Dough not rising for Mineral pizzeria
In November of 2012, Rick Alessi opened up Maria’s New York Deli and Pizzeria on the corner of Mineral Avenue. His dream was to create the finest dough in the area. Now, he’s closing, because his dough didn’t bring any in.
Due to a lack of profits, Alessi said he is looking to sell his business, wash his hands clean of the situation and move on.
“I hope I can get rid of it,” Alessi said. “I’m at the point where I’m ready to give it away.”
The restaurant’s impending demise is following in the eerie footsteps of other local businesses in the area. Buildings adjacent to Alessi’s restaurant that used to house Almost Heaven Smoke BBQ and Urban Essence Fitness Center now sit empty. Alessi blamed high tax rates that he said are created by big-name politicians and allowed by small-town officials for the economic instability that seems to be common with businesses in Mineral.
“Businesses are going out left and right,” Alessi said. “It’s terrible. I think the state [officials] are the main problem, but the counties are going to follow the states, because they figure if the states can get away with it, they can get away with it.”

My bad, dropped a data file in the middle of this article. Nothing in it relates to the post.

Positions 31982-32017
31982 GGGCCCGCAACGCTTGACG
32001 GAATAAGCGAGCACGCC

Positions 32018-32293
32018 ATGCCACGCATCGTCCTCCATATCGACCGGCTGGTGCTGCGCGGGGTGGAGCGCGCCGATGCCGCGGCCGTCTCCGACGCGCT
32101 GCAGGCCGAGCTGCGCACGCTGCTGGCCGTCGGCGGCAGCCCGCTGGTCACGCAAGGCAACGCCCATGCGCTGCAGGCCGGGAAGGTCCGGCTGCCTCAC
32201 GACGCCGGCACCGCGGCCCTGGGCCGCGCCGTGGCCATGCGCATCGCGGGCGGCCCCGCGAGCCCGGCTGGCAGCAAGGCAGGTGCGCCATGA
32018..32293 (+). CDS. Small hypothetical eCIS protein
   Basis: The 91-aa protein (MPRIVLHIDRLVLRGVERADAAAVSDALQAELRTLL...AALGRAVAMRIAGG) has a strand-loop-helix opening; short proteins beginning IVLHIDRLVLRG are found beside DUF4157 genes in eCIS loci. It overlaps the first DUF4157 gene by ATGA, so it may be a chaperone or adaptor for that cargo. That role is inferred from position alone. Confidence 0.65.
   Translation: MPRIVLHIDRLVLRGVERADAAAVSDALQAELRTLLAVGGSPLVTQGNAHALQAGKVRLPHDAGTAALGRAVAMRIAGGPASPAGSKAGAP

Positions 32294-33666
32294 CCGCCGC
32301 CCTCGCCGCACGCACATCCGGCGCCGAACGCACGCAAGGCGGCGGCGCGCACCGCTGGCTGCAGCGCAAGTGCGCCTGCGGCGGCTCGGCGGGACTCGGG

Alessi referenced the recent changes made in New York by governor Andrew Cuomo as a model that needs to be emulated. On Oct. 22 of last year, Cuomo enacted the Start-Up NY system, which gives small businesses 10-year tax breaks on state and local taxes, as well as various other expenses such as property and business taxes.
“We’ve got a great product here, and we try really hard, but it’s a tough racket,” Alessi said.
The downturn in local businesses has also been an alarming trend witnessed by Mineral town manager Sal Luciano, who said he has had numerous conversations with Alessi and other business owners over the past few weeks about the state of affairs in the town. Though he empathized with Alessi’s situation, Luciano said that businesses owners haven’t formally addressed the town council with ideas to help solve their business’s problems, or even the problems themselves for that matter.
“We are seeing these businesses shutting down and having trouble, but no one has really come to us and said, ‘The taxes are too high. Can you help us out?’” Luciano said. “I’m willing to work it out.”
As far as solutions for economic stimulation, Alessi said he agrees with the town council’s decision to seek out and secure building permits for businesses such as Family Dollar. Alessi said he averaged making just $23 a day for the past two weeks because potential customers are seeing more intriguing choices for everyday purchases elsewhere in the area.
“The more businesses we can have in this town, the better off we’re going to be. If Mineral keeps on waiting to bring in businesses, the lake is going to have it all,” Alessi said. “Once people go to the lake, they’ll forget all about the town of Mineral and Louisa.”
To read the entire story, see the Jan. 30 edition of The Central Virginian.